Report: Washington Gas fails to follow 10-year plan before Flower Branch explosion

This fire at Flower Branch Apartments last year cost seven people their lives. Tenants say conditions are better, but there is still much room for improvement. FILE PHOTO

SILVER SPRING – The mercury service gas regulators that the National Transportation Safety Board blamed for causing the deadly explosion at the Flower Branch Apartments in Silver Spring three years ago needed to be replaced at least three years before the accident that killed seven people.  

According to a report released by the Public Service Commission of Maryland on Sept. 8, Washington Gas committed itself to replace all 66,793 mercury service regulators located inside customers’ premises back in 2003. 

At that time, a Washington Gas engineer described a 10-year program to remove these regulators and replace them with spring-type regulators, the Public Service Commission noted in its Sept. 5 order to show cause.

Because of this program, along with other information received at the time, the Public Service Commission granted Washington Gas a rate hike, noting that it would cost the utility $654,000 to replace all the old regulators, according to the six-page order to show cause.

Washington Gas did not carry out its 10-year plan, and the Flower Branch Apartments still had the old regulators when the explosion occurred in the summer of 2016.

According to the order, “The subsequent record… does not reveal how or whether the company took any steps to remove mercury service regulators pursuant to its ten-year plan, which should have been completed in 2013.”

This order to show cause is a court order that requires Washington Gas to explain why it never carried out the replacement program. 

Washington Gas issued a statement about the order that states, “Washington Gas in receipt of the Maryland Commission’s Order and we are reviewing. We are preparing a response to address the issues raised in the Order, and we will be submitting our response to the Commission in a timely manner.”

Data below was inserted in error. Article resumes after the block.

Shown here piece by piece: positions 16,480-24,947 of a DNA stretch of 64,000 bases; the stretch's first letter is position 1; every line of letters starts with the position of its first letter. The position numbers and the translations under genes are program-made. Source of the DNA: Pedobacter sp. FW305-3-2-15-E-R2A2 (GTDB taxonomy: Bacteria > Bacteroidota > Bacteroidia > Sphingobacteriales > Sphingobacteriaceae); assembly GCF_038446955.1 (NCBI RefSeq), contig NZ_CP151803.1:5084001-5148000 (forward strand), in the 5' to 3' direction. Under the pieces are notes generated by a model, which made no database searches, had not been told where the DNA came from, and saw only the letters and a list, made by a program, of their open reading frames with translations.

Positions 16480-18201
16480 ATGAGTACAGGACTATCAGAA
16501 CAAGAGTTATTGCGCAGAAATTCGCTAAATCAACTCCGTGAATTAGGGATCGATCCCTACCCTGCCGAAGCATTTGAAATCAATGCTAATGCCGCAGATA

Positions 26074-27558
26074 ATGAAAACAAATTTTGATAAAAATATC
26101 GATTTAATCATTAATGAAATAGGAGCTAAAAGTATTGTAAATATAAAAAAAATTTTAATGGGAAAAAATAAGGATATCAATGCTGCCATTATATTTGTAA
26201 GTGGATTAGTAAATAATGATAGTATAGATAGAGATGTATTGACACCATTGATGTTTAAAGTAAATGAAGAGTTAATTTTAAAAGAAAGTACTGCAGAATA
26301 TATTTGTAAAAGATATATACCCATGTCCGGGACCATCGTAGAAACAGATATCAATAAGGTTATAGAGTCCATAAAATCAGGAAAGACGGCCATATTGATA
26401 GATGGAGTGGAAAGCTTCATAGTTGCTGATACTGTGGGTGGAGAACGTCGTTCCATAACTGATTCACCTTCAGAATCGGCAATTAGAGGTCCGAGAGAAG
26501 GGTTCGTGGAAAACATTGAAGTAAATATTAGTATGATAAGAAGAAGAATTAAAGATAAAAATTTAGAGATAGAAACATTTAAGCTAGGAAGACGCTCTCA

In April, the National Transportation Safety Board said the most likely cause of the explosion and fire was the failure of an unconnected regulator to a vent and thus, allowed natural gas to build up in the basement of one of the Flower Branch units. 

“It is infuriating to know that the death of seven community members and the prolonged suffering of many more could have been prevented,” Gustavo Torres, CASA de Maryland’s executive director, said. “This deceitful corporation has failed our community by deliberately ignoring concerns about the safety of these devices and enabling the continued usage of dangerous equipment in low-income neighborhoods like Flower Branch. County and State elected officials must bring this injustice to a halt by holding Washington Gas accountable.” 

Sofia Reyes, who lived at Flower Branch at the time of the explosion, also was upset to learn that the fatal accident was preventable.

“Washington Gas has lied to us again and again. Recently they invited us to a meeting to explain what they have done to prevent a similar tragedy from happening. But it was just another hoax in their attempt to evade responsibility,” Reyes said. “Knowing that they had so much time to prevent this tragedy is simply heartbreaking. It has been three years and many more will pass but our lives will never be the same. The only thing that will ease our pain will be knowing that Washington Gas is held accountable.”

Washington Gas has 30 days to file a response and to update the status of the mercury regulator replacement program. It also must show cause why it did not complete the replacement work and why the Public Service Commission should not impose a penalty for not doing the work and for failing to use funds collected from ratepayers “for the intended purpose.”

The order is signed by David Collins, deputy executive secretary, by the direction of the commission. 

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